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Are the Tokyo Olympics cancelled?

Japanese government source contradicts IOC public statements

Olympics Cancelled Photo by: Getty Images

There is growing confusion about the fate of Tokyo’s already-postponed Olympic Games.

Public statements from Japanese Prime Minster Yoshihide Suga and International Olympic Committee President Thomas Bach that Games are on solid ground were contradicted Thursday by a Japanese government official claiming that the decision is already made that the Olympics will be cancelled.

Coronavirus turning tide against Tokyo

The 2021 Olympics are currently scheduled to start on July 23, 2021, and the Paralympics shortly after. This is one year after the original opening date, which was rescheduled due to the ongoing COVID-19 pandemic. Japan initially fared relatively well in its fight against the virus. A recent surge, though, has turned the countries fortunes and turned Japanese public opinion against the Games.

Last week, a survey found 80 per cent of Japanese people opposed the Games, according to the Koyodo News.

Now The Times reports the Japnese government has come to a private decision that the Games must be cancelled, according to a senior member of the government’s ruling coalition.

“No one wants to be the first to say so but the consensus is that its too difficult,” the source told The Times. “Personally, I don’t think it’s going to happen.”

Instead, Tokyo will focus on the possibility of hosting the Games in the future. The next Olympic Games without a current host city are in 2032.

IOC and Japan united in confidence and resolve, publicly

The revelation contradicts public statements from the highest officials involved in the Games. IOC President Thomas Bach and Japanese PM Suga both restated their confidence in the safety of the Olympics this week.

IOC President Thomas Bach restated his confidence in the Games, and public safety, earlier Thursday.

“We have, at this moment, no reason whatsoever to believe that the Olympic Games in Tokyo will not open on 23 July in the Olympic stadium in Tokyo,” Bach told Reuters. “This is why there is no plan B and this is why we are fully committed to make these Games safe and successful.”

Japanese PM Suga also made strong statements in support of the Olympics. He stated that the coronavirus surge sweeping Tokyo would be brought under control “as soon as possible,” clearing way for the Games to proceed in 2021. He had stated earlier that a “safe and secure” Olympics would offer “proof that humanity has defeated the virus.”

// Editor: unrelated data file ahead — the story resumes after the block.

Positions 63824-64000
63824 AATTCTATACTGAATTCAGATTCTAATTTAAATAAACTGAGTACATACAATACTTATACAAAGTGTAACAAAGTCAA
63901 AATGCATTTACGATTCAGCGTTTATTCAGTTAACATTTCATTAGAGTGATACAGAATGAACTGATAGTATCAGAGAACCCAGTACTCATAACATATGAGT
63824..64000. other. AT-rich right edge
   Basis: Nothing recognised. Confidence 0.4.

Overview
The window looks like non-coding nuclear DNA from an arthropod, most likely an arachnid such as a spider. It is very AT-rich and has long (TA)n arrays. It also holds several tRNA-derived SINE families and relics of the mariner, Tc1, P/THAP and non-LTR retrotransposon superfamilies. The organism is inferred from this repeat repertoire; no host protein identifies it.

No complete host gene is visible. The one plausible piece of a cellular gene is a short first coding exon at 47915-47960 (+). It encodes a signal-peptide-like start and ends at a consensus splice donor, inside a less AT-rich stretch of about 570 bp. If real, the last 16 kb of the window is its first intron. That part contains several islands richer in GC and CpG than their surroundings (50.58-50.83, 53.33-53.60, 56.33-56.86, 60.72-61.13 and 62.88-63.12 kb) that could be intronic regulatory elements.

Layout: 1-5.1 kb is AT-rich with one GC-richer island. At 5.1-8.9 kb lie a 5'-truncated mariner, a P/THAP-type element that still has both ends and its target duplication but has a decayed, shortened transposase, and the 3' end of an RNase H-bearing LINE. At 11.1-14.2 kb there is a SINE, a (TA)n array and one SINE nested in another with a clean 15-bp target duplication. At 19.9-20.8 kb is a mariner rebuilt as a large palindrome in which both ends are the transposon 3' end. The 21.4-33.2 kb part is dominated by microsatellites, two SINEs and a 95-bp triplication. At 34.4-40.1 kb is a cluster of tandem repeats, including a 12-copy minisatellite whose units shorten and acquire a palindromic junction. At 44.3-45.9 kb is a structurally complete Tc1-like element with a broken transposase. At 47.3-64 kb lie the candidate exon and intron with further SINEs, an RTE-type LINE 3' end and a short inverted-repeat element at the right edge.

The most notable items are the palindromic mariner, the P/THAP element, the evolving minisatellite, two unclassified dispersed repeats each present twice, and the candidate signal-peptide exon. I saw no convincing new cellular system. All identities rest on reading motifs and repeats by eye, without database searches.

What is in doubt is the attendance of fans. But, as for whether the athletes will be able to compete safely, officials are admitting little doubt.

Canadian IOC board member Dick Pound caused a stir earlier in January. He claimed that the public would not be upset if athletes were given priority access to vaccines. Pound also claimed that early vaccination would be the easiest way to ensure the Olympics were held safely.

Canada continues preparations as planned

David Shoemaker, the Canadian Olympic Committee’s Chief Executive Officer and Secretary General, responded to the news on Twitter late Thursday. Shoemaker affirmed the COC is continuing ahead as planned, despite the rumoured cancellation.

The Canadian Olympic Committee has confidence that the Games can be staged safely and successfully given what has been learned in sport over the last several months and the emphasis the IOC and Tokyo 2020 Organizing Committee have placed on COVID-19 countermeasures,” Shoemaker said in a thread on Twitter. He added that “We continue in our preparation to participate at Tokyo 2020 with a focus on the health and safety of our athletes, their families, and their communities.”

IOC responds to rumours

On Friday, the IOC responded to The Times reporting. The public statement labelled the sources claims “rumors” and asserted that news of the Games immanent cancellation “categorically untrue.”

“All parties involved are working together to prepare for a successful Games this summer,” the IOC statment reiterated.